Chapter 42. Quasistatic vs. Dynamic Modulus Measurements of Plasma–Sprayed Thermal Barrier Coatings

  1. Hau-Tay Lin and
  2. Mrityunjay Singh
  1. J. I. Eldridge,
  2. G. N. Morscher and
  3. S. R. Choi

Published Online: 26 MAR 2008

DOI: 10.1002/9780470294758.ch42

26th Annual Conference on Composites, Advanced Ceramics, Materials, and Structures: B: Ceramic Engineering and Science Proceedings, Volume 23, Issue 4

26th Annual Conference on Composites, Advanced Ceramics, Materials, and Structures: B: Ceramic Engineering and Science Proceedings, Volume 23, Issue 4

How to Cite

Eldridge, J. I., Morscher, G. N. and Choi, S. R. (2002) Quasistatic vs. Dynamic Modulus Measurements of Plasma–Sprayed Thermal Barrier Coatings, in 26th Annual Conference on Composites, Advanced Ceramics, Materials, and Structures: B: Ceramic Engineering and Science Proceedings, Volume 23, Issue 4 (eds H.-T. Lin and M. Singh), John Wiley & Sons, Inc., Hoboken, NJ, USA. doi: 10.1002/9780470294758.ch42

Author Information

  1. NASA Glenn Research Center Cleveland, OH 44135

Publication History

  1. Published Online: 26 MAR 2008
  2. Published Print: 1 JAN 2002

ISBN Information

Print ISBN: 9780470375792

Online ISBN: 9780470294758

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Keywords:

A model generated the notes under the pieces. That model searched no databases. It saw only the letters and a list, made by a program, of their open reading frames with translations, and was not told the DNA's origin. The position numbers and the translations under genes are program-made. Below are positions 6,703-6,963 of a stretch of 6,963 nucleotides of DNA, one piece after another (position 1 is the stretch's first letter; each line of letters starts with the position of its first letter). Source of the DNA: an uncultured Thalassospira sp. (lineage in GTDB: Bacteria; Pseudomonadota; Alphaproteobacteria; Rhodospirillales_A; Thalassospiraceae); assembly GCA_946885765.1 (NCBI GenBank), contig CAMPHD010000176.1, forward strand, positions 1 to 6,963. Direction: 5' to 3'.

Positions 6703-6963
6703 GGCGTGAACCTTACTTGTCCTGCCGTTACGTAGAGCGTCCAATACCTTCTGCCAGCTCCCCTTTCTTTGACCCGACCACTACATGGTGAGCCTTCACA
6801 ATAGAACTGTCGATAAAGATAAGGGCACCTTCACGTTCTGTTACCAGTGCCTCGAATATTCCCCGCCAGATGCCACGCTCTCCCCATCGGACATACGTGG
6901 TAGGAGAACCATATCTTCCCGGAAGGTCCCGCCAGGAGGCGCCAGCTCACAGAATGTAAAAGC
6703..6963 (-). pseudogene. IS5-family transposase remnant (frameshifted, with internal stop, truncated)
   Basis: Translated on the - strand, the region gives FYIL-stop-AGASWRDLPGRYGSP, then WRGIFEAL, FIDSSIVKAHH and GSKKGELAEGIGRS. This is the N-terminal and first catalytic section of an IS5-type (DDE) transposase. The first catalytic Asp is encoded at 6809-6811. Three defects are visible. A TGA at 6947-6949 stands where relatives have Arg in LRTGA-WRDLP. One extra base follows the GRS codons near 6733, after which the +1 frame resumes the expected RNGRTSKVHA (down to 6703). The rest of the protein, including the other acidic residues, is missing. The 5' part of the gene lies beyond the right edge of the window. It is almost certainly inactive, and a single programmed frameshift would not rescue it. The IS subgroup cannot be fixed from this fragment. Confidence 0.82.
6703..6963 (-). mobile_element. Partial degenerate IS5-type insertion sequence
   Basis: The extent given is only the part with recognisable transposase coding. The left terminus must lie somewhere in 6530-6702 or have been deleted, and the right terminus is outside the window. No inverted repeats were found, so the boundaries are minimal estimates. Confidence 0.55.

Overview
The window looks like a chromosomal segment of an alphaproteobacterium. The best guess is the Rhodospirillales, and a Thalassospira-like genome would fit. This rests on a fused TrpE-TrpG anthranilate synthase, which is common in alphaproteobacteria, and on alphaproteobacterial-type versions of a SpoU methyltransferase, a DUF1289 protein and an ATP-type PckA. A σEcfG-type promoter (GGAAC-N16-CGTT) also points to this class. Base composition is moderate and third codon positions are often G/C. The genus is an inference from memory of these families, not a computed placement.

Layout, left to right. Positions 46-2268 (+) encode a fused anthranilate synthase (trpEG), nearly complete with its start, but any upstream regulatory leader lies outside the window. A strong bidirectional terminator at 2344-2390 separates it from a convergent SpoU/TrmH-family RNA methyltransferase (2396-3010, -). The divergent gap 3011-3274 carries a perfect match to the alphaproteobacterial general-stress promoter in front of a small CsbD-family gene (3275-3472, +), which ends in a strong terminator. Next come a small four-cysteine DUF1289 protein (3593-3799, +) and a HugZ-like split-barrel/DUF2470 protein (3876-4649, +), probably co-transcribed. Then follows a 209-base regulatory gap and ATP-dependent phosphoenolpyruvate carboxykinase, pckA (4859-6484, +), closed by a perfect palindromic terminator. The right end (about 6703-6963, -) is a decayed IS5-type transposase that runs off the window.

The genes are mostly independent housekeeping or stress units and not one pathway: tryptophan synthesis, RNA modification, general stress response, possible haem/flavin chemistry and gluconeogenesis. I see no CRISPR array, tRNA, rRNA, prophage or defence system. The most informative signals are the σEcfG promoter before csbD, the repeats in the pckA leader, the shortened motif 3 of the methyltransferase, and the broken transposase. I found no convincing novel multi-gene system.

• plasma-sprayed thermal;
  • stabilized zirconia;
  • quasistatic cyclic compression;
  • sound velocity;
  • elastic behavior

Summary

Plasma-sprayed 8wt% yttria-stabilized zirconia (8YSZ) thermal barrier coatings (TBCs) have been demonstrated to exhibit nonlinear hysteretic elastic behavior by quasistatic cyclic compression and cylindrical punch indentation measurements. In particular, the instantaneous (tangential) elastic modulus increases with applied stress and exhibits significant hysteresis during cycling. Sound velocity (dynamic) measurements also show an increase in TBC modulus with applied compressive stress, but in contrast, show no significant hysteresis for the modulus during cycling. The nonlinear elastic behavior of the TBCs evidenced by these tests is attributed to coating compaction and internal sliding. The differences between the quasistatic and dynamic measurements are explained by the relative absence of the effect of internal sliding in the dynamic modulus measurements. By incorporating short load reversals into the larger loading cycle and measuring the instantaneous modulus at the start of each load reversal, the effects of internal sliding can be substantially reduced in the quasistatic measurements, and the resulting modulus values show good agreement with the modulus values determined by dynamic sound velocity measurements.